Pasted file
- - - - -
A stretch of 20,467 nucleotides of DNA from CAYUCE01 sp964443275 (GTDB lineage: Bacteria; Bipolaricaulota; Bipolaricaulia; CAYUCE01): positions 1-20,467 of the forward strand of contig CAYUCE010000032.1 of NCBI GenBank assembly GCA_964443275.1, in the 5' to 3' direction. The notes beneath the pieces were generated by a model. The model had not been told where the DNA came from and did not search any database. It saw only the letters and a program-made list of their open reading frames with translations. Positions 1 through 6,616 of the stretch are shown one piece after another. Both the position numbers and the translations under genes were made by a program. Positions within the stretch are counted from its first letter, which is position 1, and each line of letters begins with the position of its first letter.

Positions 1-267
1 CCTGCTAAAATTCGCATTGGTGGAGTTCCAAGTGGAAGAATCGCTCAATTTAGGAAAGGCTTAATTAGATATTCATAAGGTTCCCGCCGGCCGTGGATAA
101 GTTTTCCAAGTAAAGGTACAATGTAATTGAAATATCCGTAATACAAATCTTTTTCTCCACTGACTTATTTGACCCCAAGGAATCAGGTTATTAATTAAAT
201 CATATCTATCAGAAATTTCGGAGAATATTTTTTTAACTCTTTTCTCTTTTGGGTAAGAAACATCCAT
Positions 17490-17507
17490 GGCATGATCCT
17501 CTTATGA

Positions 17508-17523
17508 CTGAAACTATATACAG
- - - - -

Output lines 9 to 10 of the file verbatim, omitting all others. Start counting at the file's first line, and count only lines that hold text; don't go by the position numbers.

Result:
Positions 17508-17523
17508 CTGAAACTATATACAG